Looking at the whole and not just the role

Welcome back to part three of the “Balance Series.”
Read Part I: How can you be courageous so you can be brave? and Part II: Do you practice organizational empathy?

I’m not sure if my first exposure to the concept of talent balanced teams was an accident or if it was just the first time I was mature enough to notice what was going on. Either way, it totally changed the way I thought about building leadership teams.

Back in the early 2000’s while I was at CNET Networks (soon to become CBS Interactive), I was part of the team that supported the sizable and complex sales organization. I was partnered with the Client Services lead Stacey DeLarios and the Ad Technology lead Adrian D’Souza.

If you ask me how life is today, I generally say “crazy, but good crazy.” However, that period with Stacey and Adrian was genuinely bizarre. It was the beginning of the tech bubble explosion and we were just as impacted as our friends. What it meant for us, however, was this weird combination of almost annual (and terribly painful) layoff rounds, accompanied with this continued acquisition of new brands and companies into the portfolio.

During this period Stacey, Adrian and I leaned on each other in a way that I’d never experienced before. It wasn’t planned or even discussed, but we had this immediate and mutual respect for our individual talents. Not only that, but we sought each other out to work through problems that weren’t necessarily in our “lane” of responsibilities but were in our “lane” of unique talents.

We were in the thick of it at the time and didn’t recognize how this mix of gender, personality, talent, culture, skills, style (I could go on) actually worked better for us as a team. It was when Adrian left several years later, Stacey and I noticed the hole. It was never quite the same again. Continue reading “Looking at the whole and not just the role”

Do you practice Organizational Empathy?

I was reminded the other day about the first time I was hired to speak professionally. I was driving with my husband Randall to the Berkeley Yacht Club. We passed a tall shiny high-rise tucked between the Bay Bridge and the freeway. I mentioned casually, “That building is where I did my first professional speaking gig. Up on one of the highest floors is a stunning view of the San Francisco Bay.” The event seemed like a lifetime ago and made me think about that first presentation. All the rhetoric of “you are the product” and “personal value proposition statements” and my favorite “every decision made about you and your opportunities is made in a room that you’re not in” had not been developed. They were glimmers of ideas.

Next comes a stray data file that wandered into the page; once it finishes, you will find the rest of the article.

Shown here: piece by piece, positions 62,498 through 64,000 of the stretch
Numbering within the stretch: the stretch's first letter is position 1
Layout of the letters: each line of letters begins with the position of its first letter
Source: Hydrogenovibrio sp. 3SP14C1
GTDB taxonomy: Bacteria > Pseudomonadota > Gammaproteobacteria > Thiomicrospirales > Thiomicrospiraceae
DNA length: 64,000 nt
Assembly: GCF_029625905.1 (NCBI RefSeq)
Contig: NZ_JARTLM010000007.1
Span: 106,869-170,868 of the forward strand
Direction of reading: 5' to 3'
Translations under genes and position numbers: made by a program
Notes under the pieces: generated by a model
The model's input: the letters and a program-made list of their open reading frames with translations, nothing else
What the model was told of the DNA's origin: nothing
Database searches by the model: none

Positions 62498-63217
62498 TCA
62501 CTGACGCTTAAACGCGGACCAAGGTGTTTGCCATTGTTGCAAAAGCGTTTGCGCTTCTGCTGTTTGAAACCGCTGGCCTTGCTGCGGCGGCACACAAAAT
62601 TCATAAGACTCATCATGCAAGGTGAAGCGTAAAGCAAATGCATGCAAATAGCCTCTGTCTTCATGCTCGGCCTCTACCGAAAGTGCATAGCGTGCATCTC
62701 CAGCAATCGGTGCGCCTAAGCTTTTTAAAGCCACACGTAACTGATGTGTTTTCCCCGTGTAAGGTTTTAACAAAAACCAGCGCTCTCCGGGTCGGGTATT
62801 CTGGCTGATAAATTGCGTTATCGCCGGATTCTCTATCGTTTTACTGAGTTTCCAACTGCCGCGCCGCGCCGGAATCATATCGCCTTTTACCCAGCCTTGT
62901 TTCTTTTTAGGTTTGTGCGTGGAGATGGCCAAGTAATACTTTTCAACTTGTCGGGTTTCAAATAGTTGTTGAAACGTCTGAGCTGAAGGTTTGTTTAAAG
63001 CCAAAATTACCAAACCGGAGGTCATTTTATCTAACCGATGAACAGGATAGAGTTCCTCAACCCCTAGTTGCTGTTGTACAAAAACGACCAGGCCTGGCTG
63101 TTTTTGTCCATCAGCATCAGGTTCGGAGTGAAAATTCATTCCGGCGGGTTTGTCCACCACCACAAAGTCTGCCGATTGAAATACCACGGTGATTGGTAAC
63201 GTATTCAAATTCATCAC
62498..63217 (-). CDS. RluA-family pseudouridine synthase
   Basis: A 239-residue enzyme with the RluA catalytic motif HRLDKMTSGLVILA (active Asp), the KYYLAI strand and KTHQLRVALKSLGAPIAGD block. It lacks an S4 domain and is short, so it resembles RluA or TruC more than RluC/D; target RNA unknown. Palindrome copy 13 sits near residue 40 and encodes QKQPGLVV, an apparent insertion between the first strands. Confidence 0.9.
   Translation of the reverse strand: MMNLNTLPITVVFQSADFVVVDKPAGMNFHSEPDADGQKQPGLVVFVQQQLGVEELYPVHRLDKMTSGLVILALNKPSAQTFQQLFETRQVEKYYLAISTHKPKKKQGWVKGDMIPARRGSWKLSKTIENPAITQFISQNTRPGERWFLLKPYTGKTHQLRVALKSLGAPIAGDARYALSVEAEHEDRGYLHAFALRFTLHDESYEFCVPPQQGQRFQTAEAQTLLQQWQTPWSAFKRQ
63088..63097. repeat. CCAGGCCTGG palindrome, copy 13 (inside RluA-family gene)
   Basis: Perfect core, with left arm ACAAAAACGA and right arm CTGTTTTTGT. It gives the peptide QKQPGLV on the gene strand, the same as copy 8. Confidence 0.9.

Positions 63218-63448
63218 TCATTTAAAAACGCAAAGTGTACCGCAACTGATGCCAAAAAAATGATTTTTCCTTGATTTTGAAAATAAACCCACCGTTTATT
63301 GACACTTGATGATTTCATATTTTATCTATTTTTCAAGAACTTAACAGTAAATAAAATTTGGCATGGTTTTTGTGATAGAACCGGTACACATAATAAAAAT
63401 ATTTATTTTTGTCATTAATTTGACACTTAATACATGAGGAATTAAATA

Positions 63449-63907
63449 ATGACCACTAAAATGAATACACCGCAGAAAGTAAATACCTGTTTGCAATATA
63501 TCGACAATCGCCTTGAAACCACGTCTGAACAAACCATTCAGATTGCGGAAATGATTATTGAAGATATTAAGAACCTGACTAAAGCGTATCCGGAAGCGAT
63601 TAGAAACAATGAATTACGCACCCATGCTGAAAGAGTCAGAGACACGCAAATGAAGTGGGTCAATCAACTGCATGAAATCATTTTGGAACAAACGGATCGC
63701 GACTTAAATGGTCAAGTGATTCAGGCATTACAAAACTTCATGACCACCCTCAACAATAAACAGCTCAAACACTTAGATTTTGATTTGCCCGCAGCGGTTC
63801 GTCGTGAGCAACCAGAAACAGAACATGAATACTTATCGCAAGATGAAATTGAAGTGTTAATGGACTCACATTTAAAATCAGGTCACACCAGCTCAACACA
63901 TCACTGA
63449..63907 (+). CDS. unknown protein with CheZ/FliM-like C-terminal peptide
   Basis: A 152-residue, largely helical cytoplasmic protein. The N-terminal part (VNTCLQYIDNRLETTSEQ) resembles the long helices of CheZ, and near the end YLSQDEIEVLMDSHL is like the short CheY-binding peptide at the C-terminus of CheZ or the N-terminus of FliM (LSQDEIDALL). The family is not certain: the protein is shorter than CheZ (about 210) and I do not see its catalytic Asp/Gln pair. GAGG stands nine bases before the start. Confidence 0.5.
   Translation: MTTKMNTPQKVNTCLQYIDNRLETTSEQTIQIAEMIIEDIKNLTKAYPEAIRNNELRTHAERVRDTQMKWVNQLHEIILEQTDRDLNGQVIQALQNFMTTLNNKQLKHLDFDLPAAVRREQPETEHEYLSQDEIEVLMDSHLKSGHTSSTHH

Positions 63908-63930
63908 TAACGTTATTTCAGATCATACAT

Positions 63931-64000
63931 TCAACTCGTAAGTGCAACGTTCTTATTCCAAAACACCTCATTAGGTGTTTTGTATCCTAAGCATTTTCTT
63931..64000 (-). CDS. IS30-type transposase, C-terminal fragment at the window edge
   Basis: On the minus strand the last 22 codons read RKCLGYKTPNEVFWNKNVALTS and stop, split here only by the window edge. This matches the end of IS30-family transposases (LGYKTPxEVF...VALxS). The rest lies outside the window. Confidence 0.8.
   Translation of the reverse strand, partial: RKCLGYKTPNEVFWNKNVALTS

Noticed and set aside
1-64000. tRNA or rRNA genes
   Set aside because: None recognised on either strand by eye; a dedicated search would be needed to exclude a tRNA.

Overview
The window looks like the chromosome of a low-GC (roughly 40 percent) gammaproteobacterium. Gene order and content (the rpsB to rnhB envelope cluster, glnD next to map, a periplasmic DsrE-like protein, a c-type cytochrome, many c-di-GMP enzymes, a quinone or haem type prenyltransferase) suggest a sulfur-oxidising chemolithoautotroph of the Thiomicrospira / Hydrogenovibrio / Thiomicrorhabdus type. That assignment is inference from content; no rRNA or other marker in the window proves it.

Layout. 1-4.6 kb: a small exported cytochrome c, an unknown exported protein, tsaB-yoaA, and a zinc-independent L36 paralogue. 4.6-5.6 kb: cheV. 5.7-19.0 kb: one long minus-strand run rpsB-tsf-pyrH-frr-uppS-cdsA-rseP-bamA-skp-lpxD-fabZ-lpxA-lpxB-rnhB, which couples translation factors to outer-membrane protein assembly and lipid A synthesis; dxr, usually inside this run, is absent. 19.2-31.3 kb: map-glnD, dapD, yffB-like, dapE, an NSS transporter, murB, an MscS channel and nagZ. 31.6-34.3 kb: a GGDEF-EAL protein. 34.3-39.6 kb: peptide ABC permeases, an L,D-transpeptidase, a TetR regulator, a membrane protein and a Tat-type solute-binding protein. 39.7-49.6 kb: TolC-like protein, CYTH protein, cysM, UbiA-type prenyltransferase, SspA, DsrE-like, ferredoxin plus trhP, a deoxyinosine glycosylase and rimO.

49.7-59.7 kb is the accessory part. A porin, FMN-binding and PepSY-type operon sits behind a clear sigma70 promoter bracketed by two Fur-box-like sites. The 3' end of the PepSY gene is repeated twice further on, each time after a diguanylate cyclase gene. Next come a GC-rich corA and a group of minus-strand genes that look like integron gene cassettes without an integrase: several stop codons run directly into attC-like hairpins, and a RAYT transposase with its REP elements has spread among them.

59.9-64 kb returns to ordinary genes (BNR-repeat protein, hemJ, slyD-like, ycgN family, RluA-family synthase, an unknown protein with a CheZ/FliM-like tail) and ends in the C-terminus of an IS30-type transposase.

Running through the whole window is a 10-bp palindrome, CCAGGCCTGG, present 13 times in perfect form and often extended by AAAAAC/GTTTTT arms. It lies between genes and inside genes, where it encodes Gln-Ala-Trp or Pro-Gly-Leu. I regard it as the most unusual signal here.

What did I talk about? What did I share with a room of women looking to get some practical advice and a little inspiration along the way?

I addressed the idea of “Organizational Empathy.” I shared that when I disagree or get frustrated with someone, I pause for a second to consider: What if I walked in his shoes? Would I react to this situation differently?

My argument with that group of women, up in the high rise, long ago was the idea that we all should look at things from all perspectives. And if you’re empathetic to someone else’s view of the situation, someone else’s perception, then maybe you can find that bridge to collaboration and mutual success. Continue reading “Do you practice Organizational Empathy?”

You Are The Product

How to present yourself in a powerful & impelling way.

There’s not a week that goes by where I don’t read some article explaining successful people’s morning routines. I’ve stopped reading them as I generally end up feeling like I’m still not doing enough. Feeling bad about yourself is not a great way to start the day. That said, my morning routine includes reading articles that have collected in my digital feed from the previous day. I’m a big fan of using Feedly to make this easy. I scan through roughly 300 articles a day. One might say it’s a bit of a problem.

However, this prolific reading is a great source of inspiration and ideas for the work I’m doing. Which brings me to this week’s newsletter and a conversation inspired by one of those articles: Andrew Medal’s 5 Investment Firms Reveal What They Look For In Startups.

You should read it yourself, but the five pieces of advice were:

  1. Fix a problem others ignore.
  2. When you pitch, focus on the big picture.
  3. Create products that have a glimpse into the future.
  4. Reach out to VCs physically near you.
  5. Have a balanced founder team.

Continue reading “You Are The Product”